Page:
A power of attorney does not give you the authority to represent another person in court. That does not necessarily mean that the judge will not let you speak for your wife. Whether the judge does will depend in part on the particular judge and in part on what you will say. I doubt if a judge will let you argue the law but you might be able to talk about the facts. This assumes that your wife is present. I doubt if any judge will let you speak "in [your wife's] defense" if she is not present.
Absolutely not ! ! The words "pro se" mean "for himself." You can speak for yourself in court, but not for anyone else. A power of attorney does not give you the right to represent someone in court unless you are admitted to the bar.
Jeffrey L. Crown
21 New Britain Avenue
Rocky Hill, CT 06067 860-257-4330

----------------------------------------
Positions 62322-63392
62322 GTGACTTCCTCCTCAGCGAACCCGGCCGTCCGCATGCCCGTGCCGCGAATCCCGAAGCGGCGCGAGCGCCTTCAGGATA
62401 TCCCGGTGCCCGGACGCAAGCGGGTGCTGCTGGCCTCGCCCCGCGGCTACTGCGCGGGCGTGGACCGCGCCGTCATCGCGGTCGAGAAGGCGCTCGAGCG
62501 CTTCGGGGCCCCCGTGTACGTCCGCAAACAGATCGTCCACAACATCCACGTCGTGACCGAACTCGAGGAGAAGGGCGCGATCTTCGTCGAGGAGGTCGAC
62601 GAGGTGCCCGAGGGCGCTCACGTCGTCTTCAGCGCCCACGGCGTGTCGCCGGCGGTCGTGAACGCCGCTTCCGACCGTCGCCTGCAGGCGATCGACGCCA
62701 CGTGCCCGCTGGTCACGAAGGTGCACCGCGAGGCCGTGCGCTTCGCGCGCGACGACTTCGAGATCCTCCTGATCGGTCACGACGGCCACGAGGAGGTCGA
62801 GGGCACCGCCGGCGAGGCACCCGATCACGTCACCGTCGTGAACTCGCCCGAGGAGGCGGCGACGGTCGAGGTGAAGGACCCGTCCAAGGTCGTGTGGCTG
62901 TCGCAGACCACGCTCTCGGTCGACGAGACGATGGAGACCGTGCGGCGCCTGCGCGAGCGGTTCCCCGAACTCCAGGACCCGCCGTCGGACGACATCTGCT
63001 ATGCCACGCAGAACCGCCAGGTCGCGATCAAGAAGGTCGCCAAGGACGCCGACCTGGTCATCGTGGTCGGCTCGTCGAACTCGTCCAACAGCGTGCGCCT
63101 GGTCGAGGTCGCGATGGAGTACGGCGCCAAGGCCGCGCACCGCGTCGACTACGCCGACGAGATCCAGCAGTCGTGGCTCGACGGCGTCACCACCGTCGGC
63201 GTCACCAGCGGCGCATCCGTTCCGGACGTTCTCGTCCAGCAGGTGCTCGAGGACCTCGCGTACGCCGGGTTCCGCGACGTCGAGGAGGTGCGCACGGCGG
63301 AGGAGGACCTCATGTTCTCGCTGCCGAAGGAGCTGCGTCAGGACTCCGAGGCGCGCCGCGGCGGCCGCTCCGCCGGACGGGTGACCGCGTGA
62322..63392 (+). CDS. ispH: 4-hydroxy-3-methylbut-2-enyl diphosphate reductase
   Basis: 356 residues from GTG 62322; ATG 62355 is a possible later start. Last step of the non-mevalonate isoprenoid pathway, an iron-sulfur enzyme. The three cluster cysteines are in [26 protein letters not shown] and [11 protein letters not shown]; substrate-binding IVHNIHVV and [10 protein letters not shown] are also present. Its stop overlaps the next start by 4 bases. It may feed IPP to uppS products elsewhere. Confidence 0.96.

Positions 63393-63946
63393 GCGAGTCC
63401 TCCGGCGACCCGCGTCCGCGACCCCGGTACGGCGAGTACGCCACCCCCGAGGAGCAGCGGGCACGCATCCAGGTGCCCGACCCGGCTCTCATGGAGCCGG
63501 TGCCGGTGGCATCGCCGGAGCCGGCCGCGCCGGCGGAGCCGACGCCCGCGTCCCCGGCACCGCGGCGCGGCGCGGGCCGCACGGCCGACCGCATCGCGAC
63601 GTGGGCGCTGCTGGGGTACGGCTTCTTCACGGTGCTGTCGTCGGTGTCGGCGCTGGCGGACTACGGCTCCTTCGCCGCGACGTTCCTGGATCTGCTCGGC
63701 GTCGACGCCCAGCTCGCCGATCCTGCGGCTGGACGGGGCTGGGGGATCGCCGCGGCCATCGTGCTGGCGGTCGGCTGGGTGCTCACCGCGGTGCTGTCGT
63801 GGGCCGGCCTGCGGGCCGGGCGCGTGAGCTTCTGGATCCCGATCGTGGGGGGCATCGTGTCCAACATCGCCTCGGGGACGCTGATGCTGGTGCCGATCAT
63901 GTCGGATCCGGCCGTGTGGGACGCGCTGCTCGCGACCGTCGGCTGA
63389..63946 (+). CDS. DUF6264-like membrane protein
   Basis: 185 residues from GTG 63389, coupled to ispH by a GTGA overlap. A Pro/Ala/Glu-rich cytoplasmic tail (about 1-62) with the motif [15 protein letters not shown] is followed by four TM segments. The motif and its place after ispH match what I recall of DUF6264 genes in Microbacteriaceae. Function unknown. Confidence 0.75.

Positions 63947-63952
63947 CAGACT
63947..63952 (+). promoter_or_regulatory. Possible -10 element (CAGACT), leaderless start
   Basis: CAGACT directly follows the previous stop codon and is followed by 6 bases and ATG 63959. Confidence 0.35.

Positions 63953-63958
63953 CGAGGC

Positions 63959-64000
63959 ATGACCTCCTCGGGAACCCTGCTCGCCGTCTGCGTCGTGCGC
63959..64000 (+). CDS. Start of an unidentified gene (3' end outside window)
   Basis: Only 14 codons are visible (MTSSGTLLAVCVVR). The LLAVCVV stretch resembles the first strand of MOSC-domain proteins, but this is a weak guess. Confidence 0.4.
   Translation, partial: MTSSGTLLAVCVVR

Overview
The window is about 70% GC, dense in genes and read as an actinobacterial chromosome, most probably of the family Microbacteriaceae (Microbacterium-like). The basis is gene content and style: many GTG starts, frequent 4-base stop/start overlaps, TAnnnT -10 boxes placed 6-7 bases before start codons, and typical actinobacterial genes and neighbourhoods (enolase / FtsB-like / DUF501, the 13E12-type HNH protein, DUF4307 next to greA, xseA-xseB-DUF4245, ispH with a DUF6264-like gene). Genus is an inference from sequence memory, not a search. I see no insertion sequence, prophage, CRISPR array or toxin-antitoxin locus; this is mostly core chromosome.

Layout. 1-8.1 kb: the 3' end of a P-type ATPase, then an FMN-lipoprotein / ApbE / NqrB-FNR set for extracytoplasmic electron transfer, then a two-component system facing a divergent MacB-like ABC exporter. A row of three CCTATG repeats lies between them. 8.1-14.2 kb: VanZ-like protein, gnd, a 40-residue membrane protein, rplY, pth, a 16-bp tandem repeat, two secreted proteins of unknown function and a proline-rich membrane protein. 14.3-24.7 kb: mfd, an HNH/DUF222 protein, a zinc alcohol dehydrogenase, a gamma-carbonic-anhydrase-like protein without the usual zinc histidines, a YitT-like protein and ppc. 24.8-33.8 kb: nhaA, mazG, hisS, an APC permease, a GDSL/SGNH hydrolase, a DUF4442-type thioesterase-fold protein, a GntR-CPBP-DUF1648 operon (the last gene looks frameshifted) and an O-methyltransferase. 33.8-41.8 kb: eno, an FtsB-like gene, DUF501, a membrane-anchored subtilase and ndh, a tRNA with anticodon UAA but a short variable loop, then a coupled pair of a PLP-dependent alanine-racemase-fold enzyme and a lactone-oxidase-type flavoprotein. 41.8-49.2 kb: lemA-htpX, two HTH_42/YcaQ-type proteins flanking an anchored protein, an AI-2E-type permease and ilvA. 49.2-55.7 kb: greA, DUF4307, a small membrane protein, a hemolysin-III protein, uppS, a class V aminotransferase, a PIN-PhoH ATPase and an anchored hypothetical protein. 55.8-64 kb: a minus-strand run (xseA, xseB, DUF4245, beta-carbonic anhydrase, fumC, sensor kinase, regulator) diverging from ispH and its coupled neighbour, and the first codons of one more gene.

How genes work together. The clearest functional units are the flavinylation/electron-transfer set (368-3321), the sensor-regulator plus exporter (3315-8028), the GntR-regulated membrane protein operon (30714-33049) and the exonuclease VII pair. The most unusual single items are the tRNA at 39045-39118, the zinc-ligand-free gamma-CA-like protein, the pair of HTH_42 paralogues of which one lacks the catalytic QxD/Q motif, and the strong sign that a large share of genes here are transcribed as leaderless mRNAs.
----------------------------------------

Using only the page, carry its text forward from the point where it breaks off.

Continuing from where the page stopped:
My prior response assumes that you disclose to the judge that you are not a party to dispute but the spouse of a pro se party. In other words, you need to tell the judge who you are and why you want to speak, even if your wife is present. You are asking for trouble if you do not fully disclose that you are not a lawyer but the spouse of a pro se party. As I said, some judges are more lenient in this situation than others.
Mr. Crown is correct. A power of attorney might authorize you to hire an attorney to represent your wife, but it cannot authorize you to "represent" her. In most states only an attorney can represent someone else.